Charlie Hebdo, free speech and peacemaking

February 6th, 2015

The French 9/11?

On January 7, 2015, two gunmen stormed into the offices of Charlie Hebdo, a satirical magazine in Paris, France, and killed 12 people, many of them cartoonists who had drawn cartoons portraying the prophet Muhammad. The attacks were followed by two days of terror, as the gunmen were at large and robbing and killing as they went until they were surrounded by police in a print office and then killed. Some commentators compared this attack and the attacks on the United States on September 11, 2001. They were coordinated, specific and, for many Parisians, brought violence to a place they used to think of as safe from terrorism.

Other resemblances to 9/11 were evident in responses to the attack from around the world. Just as a September 12, 2001, headline in Le Monde, a French newspaper, declared, “We Are All Americans,” so the phrase “We Are Charlie Hebdo” became the rallying cry at a march that took place on January 11. Over two million people demonstrated together on that day, including many world leaders.

Neither President Barack Obama nor Vice President Joe Biden attended the rally and received a great deal of criticism for not doing so. In fact, the White House issued an apology for not sending an official higher than the ambassador, saying security was a concern at the hastily planned event. Certainly, the questions surrounding the attendance or nonattendance of certain leaders did not take away from the power of such a large display of solidarity.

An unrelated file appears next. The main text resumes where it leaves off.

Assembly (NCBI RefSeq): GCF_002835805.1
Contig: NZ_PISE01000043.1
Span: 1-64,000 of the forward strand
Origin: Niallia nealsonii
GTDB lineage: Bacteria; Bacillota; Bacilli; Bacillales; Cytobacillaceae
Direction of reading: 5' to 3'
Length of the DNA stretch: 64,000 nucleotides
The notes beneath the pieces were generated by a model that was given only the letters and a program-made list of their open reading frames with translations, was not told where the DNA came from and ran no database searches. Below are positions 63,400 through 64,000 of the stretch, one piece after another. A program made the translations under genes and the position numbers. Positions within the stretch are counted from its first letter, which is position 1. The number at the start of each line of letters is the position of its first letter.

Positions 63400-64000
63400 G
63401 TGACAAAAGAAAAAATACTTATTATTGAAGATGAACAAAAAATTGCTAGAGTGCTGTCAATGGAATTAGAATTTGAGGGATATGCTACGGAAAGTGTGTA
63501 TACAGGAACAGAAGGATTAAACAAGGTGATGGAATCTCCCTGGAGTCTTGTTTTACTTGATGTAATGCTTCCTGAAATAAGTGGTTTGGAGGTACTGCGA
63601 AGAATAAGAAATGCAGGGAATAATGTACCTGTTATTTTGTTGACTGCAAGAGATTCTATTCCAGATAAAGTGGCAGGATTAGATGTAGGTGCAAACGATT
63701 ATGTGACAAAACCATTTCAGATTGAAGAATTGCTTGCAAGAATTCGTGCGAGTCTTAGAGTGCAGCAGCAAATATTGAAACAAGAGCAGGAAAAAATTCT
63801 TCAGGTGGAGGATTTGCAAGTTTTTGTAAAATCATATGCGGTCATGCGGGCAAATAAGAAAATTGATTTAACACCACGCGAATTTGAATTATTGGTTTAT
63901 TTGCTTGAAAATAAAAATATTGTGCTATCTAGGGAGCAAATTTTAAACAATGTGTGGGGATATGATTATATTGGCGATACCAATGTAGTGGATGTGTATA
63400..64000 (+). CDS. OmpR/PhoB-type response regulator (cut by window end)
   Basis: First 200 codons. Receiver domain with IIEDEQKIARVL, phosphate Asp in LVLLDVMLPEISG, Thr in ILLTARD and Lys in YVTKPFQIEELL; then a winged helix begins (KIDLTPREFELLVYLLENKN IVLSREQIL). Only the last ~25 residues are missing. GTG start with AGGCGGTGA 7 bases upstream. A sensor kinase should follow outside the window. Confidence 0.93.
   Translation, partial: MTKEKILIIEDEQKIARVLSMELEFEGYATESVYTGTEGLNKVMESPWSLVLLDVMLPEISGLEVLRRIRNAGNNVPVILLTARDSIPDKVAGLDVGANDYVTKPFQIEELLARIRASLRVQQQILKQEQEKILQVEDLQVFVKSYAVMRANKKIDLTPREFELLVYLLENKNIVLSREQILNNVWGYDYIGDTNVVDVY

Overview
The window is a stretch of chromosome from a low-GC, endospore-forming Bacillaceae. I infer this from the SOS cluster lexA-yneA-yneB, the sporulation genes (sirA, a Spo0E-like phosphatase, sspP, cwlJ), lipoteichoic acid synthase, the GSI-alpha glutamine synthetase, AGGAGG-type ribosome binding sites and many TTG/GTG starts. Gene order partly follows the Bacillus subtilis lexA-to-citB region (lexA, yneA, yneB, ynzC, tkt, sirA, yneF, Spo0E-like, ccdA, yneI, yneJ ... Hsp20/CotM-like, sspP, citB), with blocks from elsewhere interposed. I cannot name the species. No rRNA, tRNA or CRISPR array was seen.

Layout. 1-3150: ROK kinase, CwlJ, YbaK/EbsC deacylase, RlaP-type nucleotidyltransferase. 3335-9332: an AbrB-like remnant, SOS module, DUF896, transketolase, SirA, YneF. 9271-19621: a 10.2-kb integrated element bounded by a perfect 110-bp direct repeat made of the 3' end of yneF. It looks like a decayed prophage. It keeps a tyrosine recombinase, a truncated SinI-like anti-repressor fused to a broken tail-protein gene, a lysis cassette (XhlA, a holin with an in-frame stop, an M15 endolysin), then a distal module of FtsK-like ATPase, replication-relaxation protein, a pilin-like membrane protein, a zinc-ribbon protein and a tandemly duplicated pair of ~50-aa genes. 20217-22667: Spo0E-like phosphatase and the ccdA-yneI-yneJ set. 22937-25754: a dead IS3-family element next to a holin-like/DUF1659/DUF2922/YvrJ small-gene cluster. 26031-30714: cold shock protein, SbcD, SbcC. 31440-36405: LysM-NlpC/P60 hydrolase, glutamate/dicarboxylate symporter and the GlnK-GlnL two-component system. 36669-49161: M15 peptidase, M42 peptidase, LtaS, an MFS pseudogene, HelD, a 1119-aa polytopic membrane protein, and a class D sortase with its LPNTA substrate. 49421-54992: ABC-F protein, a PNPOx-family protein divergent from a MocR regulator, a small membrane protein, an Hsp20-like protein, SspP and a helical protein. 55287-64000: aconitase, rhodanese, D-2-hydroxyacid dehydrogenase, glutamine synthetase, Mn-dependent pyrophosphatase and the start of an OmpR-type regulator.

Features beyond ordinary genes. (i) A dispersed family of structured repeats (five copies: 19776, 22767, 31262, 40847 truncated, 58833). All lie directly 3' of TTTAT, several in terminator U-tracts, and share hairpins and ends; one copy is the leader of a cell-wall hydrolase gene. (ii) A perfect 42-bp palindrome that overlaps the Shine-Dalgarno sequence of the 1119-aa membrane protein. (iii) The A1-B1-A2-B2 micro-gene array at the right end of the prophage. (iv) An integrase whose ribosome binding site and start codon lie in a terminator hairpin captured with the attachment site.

Free speech versus religious dignity

The glaring issues illuminated by the attack are the issues of freedom of expression versus respect for religious belief. Charlie Hebdo published an issue just days after the attack, which they called the “survivors’ issue.” The cover showed a Muslim man, presumably the prophet Muhammad, weeping and holding a sign that says, “I Am Charlie.” The caption above the picture says, “All Is Forgiven.” It is poignant and provocative.

Demonstrations by those who were offended by the cover of the magazine “turned violent in Algeria, Pakistan and Niger, where at least two Christian churches were set on fire.” In a sense, this is a continuation of the violence experienced in Paris on January 7, which was purportedly sparked by outrage over the magazine’s previous depictions of Muhammad. Therefore, the cover art on the issue immediately following the attack was not only poignant and provocative, but it was also defiant.

And France’s president, Francois Hollande, wouldn’t have it any other way. “France has principles and values, in particular freedom of expression,” Hollande said. He characterized those who protest Charlie Hebdo as unaware of how highly France values freedom of expression.